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Shopmade thickness sander

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Project by mileskimball posted 02-01-2016 03:19 PM 1305 views 0 times favorited 4 comments Add to Favorites Watch

I’m gearing up to try making ukuleles. One of the challenges is getting the stock for the soundboard, back, and sides thin enough. My planer goes down to 1/8” (about 3mm) – the stock needs to be around 1.5-2mm (~3/64ths). I did a couple of test soundboards by hand, with planes, scrapers, and sandpaper. It takes longer than I’d like, my hands got sore, I pulled a muscle in my thumb…

I know now why luthiers use big drum/surface sanders!

However, those are cost-prohibitive, and I didn’t really want to invest the time in building my own shopmade drum sander, as some have done (http://woodgears.ca/reader/walters/drum_sander.html)

So instead, I figured I’d just build a frame for my old belt sander. The sander is held to the top of the frame with a couple of brackets, and a table mounted on opposing wedges adjusts the thickness. A crank and a 3/8” threaded rod pull or push the table up or down the wedges about 1/20th of 1/64th” per crank turn – pretty precise! The table is an old piece of laminated countertop I had lying around. This helps because it’s slippery.

To use the sander I just push the wood in under the belt against the direction of rotation – it spits it back out, then I just kind of go back and forth until it stops cutting. Then turn the crank and do some more until I get to the desired thickness, flipping the wood as necessary until everything is evenly thicknessed. It’s kind of like a metal worker’s planishing hammer or english wheel, but for woodworking. Of course, you don’t want to take too big of a bite at one time.

Dust collection (not shown) is through the sander’s integral dust port.

The cost: $0, since it was all built from scrap and an old tool I don’t use much anymore.

-- Miles





4 comments so far

View drbyte's profile

drbyte

727 posts in 3523 days


#1 posted 02-01-2016 03:53 PM

Good idea, but just about as easy to make a drum for the full width of that box and it would be even better. Make a drum with PVC or MDF circles shoved on an axle. Sand down and trued up after drum installed with a flat sheet of sandpaper laying on the table. Wrap the drum with strip paper in a spiral and tape at both ends. I have two drums made like this and as long as you stay away from the electrical tape they work well. You could even use the old belt sander for power as long as you did not try to take too much off. Or you could add a motor for the drum and use the belt sander as a power feed! Another way to do this is to lay a carrier board on your planer and use double-sided tape to hold your uke top then plane it down to near final thickness then sand.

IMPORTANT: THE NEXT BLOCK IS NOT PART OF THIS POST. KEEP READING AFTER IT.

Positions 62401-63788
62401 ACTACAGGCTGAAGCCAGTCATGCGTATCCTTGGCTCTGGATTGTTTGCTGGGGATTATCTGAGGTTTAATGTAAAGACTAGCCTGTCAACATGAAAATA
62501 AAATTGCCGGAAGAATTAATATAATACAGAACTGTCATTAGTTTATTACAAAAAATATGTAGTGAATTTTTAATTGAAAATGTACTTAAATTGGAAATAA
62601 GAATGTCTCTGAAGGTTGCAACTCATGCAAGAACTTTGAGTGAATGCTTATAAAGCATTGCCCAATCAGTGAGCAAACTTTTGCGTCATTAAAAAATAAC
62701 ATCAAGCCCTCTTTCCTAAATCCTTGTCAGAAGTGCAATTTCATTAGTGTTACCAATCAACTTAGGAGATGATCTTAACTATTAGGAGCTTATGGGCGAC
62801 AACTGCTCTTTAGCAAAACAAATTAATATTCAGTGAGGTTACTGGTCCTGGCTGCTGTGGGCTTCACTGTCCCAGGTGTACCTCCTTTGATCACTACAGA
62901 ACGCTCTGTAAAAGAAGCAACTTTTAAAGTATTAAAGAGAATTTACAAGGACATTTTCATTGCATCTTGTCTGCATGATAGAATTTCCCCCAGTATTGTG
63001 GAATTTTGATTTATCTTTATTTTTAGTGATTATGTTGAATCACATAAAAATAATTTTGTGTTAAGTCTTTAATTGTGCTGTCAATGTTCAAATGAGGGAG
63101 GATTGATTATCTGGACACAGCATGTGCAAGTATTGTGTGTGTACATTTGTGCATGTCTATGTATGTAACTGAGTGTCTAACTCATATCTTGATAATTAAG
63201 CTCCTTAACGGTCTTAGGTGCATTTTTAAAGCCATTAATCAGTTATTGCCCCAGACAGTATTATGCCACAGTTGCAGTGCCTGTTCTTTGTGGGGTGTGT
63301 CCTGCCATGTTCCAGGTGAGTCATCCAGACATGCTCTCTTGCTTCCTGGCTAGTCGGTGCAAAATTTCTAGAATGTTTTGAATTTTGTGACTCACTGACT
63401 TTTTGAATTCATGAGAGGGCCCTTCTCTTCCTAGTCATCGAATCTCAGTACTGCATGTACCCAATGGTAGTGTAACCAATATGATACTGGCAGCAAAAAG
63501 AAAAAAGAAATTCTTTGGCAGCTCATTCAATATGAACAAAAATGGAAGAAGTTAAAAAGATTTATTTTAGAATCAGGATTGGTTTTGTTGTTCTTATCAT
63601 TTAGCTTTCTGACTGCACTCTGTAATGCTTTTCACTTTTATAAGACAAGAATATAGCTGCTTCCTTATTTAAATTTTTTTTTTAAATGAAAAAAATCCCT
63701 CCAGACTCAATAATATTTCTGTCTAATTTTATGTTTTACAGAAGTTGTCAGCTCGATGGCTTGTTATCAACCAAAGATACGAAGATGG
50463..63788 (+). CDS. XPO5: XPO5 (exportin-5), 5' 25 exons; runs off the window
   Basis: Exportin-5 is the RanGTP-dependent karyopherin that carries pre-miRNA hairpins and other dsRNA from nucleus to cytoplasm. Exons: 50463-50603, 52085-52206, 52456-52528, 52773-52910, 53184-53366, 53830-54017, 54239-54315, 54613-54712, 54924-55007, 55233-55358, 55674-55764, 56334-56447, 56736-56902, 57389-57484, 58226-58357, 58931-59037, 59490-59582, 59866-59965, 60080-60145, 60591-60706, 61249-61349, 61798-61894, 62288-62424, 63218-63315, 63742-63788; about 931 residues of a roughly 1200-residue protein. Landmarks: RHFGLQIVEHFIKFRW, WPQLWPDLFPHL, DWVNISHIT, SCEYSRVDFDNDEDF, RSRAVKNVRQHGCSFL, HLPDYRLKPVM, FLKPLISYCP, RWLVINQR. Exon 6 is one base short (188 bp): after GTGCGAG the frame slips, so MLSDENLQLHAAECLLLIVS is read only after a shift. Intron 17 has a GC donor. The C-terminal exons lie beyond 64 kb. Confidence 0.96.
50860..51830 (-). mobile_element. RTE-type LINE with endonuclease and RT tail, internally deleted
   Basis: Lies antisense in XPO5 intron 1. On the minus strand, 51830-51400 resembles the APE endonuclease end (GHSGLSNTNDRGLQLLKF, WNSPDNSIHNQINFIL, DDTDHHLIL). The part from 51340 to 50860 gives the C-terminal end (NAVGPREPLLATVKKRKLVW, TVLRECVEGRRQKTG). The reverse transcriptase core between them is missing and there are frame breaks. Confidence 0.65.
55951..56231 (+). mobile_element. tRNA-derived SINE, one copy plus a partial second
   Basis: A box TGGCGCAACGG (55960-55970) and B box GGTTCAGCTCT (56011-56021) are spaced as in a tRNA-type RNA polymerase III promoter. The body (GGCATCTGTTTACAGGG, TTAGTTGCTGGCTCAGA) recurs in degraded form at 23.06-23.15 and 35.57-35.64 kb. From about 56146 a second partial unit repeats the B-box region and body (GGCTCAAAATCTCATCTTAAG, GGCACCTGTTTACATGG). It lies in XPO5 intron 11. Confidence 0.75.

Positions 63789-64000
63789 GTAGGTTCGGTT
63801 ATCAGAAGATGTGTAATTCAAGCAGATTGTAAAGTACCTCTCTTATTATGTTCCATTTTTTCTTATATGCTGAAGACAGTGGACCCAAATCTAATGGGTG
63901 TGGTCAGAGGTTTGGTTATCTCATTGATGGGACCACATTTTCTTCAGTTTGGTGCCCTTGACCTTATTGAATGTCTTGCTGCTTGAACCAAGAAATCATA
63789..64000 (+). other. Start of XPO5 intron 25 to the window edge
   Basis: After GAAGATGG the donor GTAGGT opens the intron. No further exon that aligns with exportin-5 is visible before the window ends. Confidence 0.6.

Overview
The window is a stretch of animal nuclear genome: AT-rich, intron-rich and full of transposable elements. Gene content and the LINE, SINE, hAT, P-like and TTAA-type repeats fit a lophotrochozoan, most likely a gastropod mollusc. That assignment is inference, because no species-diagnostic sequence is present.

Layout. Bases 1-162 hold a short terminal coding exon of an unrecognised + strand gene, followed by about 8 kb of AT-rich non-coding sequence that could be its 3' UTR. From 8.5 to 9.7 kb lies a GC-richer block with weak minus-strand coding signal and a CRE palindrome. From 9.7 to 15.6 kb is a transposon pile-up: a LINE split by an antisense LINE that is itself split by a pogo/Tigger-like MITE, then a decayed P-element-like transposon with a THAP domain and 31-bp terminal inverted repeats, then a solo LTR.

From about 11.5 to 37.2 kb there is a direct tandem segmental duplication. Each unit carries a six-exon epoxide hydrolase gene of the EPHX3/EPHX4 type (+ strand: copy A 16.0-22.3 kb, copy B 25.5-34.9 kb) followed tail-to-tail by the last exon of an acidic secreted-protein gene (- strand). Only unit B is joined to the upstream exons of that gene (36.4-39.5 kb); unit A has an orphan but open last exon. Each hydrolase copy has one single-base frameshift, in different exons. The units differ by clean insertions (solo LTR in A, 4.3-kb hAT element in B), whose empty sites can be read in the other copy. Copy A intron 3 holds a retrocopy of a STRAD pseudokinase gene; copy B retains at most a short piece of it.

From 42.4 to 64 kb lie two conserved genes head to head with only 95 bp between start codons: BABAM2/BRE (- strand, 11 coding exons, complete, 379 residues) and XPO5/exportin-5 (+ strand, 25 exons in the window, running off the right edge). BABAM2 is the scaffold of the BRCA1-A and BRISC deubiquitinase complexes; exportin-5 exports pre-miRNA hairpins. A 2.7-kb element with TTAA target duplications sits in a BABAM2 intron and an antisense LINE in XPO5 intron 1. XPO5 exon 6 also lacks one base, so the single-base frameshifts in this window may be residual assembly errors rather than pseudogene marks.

-- Dennis, WV

View mileskimball's profile

mileskimball

97 posts in 1475 days


#2 posted 02-01-2016 06:20 PM

Good suggestions, Dennis – no doubt that would make a better sander, and I’ve looked at youtube videos (such as Ron Walters’) for similar sanders. But I’m just building one or two instruments to see how it goes, and I didn’t want to spend any money. I also have a big drawer full of belts I bought on sale for this sander, which is small (3×18) and old (I have a couple of newer, bigger sanders – one stationary 4x-whatever, one 3×21).

I’ve considered the planer with carrier board/double-sided tape method, but I foresee a number of problems. First, consistency – you’d have to cover the entire piece of thin stock with tape, or you’d get thin spots where the tape was sandwiched below the stock. Second, removal – it seems like it would be hard to remove the tape from the stock and the carrier board without breaking the stock. Third (and this is just my situation) I’d need to get a new set of planer knives. I typically use the planer for initial smoothing and dimensioning, then finish up by hand with a smoothing plane. So my knives are all nicked up.

Besides, I like the challenge of making do with what I have on hand. And honestly, it works great!

If I build more instruments than just the couple I’ve planned – one prototype in spruce, and one fancier ukulele in sycamore and black walnut – then I’ll definitely go for the drum approach.

-- Miles

View McFly's profile

McFly

188 posts in 488 days


#3 posted 02-01-2016 10:18 PM

One of my favorite things about woodworking is that there is always another way to do something and it may even be a better way; but if this works for you, then it works!

View Oldtool's profile

Oldtool

2373 posts in 1651 days


#4 posted 02-02-2016 02:23 AM

Two thumbs up, great solution to your needs.

-- "I am a firm believer in the people. If given the truth, they can be depended upon to meet any national crisis. The point is to bring them the real facts." - Abraham Lincoln

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